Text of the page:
It has been a few years since Theatrics’ first performance graced our digital desks, but this week we check out the 2nd volume of writer Neil Gibson and TPub’s incredible webcomic, Theatrics. Continuing the story of an actor reinventing himself after a life changing attack, can Theatrics take it’s now to a standing ovation or will its final act struggle to draw the crowds
Publisher: TPub Comics
Writer: Neil Gibson
Artist: Leonardo Gonzales (Pencils/Inker), Jan Wijngaard (Colorist), Jim Campbell (Letterer)
Price: Coming Soon to Kickstarter
Picking up where Volume 1 left off, Theatrics follows Rudy Jones who has found himself a new lease on life after the disfiguring attack which almost destroyed him. Playing the part of the mad ‘count’, Rudy has become a popular fighter around the city, supported and encouraged by his loyal friend Sam. However, when a face from his past resurfaces, Rudy’s life and newest role begins to unravel as he begins to learn that appearance isn’t everything and that in real life, everyone is acting.
Neil Gibson continues Theatrics with more the gripping drama which continued to leave me totally engrossed. While the return to this world is a little disorienting give the time gap between both volumes, Gibson’s command of the story and memorable characters made it easy to get back into the swing of things as the memories quickly flooded back. Unlike with the first volume though, which was very much a ‘rags to riches’ tale, this instalment feels a lot more complex and containing many more shades of grey. This is particularly prevalent in the supporting cast as both Stephanie and Sam feel like different sides of the same coin, both switching from hero to villain and back again in contrast to the other. It is this which showcases the strength of Gibson’s writing as you are never entirely sure what everyone’s motives are while secrets, which seem so obvious in hindsight, are complete twists upon their reveal. This begs the question about whether Theatrics is less about Rudy and more about the world around him as it becomes clear that he might be the only character whose real/private persona isn’t an act. This volume caps the entire series with a truly tragic ending that, again in hindsight, seems like the only place the tale could go. However, Gibson uses it to full effect in order to garner all sympathy and worry for Rudy’s outcome.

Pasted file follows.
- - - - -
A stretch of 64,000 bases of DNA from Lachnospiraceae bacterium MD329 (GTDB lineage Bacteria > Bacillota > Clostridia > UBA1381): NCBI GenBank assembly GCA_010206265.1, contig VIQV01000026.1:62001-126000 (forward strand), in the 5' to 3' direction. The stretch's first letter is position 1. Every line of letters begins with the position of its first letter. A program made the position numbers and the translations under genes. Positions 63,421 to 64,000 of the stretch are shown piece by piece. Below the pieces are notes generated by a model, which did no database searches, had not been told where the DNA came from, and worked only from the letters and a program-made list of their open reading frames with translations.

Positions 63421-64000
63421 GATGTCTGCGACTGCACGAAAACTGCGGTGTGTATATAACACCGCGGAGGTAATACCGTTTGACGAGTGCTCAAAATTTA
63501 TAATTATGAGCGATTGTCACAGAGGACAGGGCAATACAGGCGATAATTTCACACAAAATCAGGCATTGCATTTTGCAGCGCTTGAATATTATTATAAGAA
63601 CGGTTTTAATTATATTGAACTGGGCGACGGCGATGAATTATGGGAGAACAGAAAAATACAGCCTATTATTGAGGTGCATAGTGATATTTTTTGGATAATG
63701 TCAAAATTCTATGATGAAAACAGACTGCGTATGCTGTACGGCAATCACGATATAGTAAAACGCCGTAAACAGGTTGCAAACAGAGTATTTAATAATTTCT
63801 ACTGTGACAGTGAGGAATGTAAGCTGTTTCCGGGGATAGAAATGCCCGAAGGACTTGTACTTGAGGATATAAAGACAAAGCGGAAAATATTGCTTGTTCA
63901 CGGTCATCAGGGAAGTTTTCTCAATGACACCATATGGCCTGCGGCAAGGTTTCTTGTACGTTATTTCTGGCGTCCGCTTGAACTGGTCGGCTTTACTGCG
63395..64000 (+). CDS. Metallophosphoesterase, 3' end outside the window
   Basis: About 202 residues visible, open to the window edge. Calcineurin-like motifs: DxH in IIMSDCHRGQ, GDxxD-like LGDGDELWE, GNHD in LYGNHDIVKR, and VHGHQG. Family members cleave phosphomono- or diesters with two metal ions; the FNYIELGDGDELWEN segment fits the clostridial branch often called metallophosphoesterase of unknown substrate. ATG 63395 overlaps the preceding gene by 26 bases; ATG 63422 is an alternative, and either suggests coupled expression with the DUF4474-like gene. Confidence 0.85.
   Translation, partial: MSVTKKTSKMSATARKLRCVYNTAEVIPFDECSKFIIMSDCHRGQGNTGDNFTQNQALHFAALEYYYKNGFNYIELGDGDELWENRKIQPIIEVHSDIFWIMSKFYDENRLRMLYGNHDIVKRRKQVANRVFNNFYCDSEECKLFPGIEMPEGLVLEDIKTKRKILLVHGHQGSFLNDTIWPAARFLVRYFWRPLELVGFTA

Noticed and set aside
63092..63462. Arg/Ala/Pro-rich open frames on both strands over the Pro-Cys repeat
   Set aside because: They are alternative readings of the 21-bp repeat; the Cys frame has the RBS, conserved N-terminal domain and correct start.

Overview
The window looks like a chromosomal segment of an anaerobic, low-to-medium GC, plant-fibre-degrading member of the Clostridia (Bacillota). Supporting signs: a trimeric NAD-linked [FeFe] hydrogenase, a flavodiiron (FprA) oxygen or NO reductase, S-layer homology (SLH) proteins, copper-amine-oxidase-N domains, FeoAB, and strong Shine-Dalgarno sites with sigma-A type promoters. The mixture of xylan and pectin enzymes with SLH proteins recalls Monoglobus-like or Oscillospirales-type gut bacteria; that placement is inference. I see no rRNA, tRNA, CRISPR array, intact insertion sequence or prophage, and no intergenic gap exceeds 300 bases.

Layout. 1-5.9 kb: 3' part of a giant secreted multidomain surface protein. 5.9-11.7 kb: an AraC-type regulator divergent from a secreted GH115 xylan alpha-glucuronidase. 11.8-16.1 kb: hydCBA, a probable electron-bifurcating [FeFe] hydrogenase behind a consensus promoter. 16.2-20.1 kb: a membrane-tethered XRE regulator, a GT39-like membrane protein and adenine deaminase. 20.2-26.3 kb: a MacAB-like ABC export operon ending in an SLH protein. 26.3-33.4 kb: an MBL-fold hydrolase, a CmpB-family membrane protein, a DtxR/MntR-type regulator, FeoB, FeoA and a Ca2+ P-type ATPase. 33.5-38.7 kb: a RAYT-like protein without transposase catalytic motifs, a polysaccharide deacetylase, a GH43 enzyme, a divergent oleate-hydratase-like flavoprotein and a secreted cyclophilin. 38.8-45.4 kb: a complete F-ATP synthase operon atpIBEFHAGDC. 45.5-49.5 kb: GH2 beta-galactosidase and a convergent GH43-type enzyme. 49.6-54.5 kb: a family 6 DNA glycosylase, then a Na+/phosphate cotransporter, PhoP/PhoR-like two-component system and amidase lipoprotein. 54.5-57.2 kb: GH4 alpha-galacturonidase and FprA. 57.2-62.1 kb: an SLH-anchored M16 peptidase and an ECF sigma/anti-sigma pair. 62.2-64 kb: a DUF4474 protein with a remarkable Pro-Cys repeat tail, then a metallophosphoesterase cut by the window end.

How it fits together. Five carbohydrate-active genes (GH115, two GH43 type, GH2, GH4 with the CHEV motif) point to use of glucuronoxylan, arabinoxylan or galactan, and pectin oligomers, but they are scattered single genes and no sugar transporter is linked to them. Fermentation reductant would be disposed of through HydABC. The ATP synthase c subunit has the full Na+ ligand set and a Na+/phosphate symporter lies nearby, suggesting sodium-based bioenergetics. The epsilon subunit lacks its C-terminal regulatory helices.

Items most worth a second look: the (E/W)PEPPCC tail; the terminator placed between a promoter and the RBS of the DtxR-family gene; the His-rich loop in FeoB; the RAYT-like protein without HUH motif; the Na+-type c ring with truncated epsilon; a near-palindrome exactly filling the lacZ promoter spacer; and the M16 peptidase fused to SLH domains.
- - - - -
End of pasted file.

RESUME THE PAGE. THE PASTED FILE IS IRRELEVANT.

Of course, the biggest draw of volume 1 was the fantastic art and volume 2 doesn’t change that notion one bit. Leonardo Gonazales’ art continues to be every bit as gorgeous here as it did the first time round. His style has an incredibly realistic but heighten vibe to it, playing into the theatricality of every aspect of the story. This is no better shown than during the fight with the champion, where the emotional turmoil of the various players takes on a grander physical positioning. Meanwhile, Jan Wijngaard’s colours are beautiful throughout the story, with the muted tones giving it all a very depression-era look. Finally, Jim Campbell offers up some solid lettering which really stands out and heightens the story’s theatrical tone.
With incredible writing and unbelievable artwork, TPub have put together a fantastic finale for Theatrics. This has been a Webcomic which has been a captivating read all the way to the final curtain and, while there probably won’t be an encore, this read is more than worth the price of admission.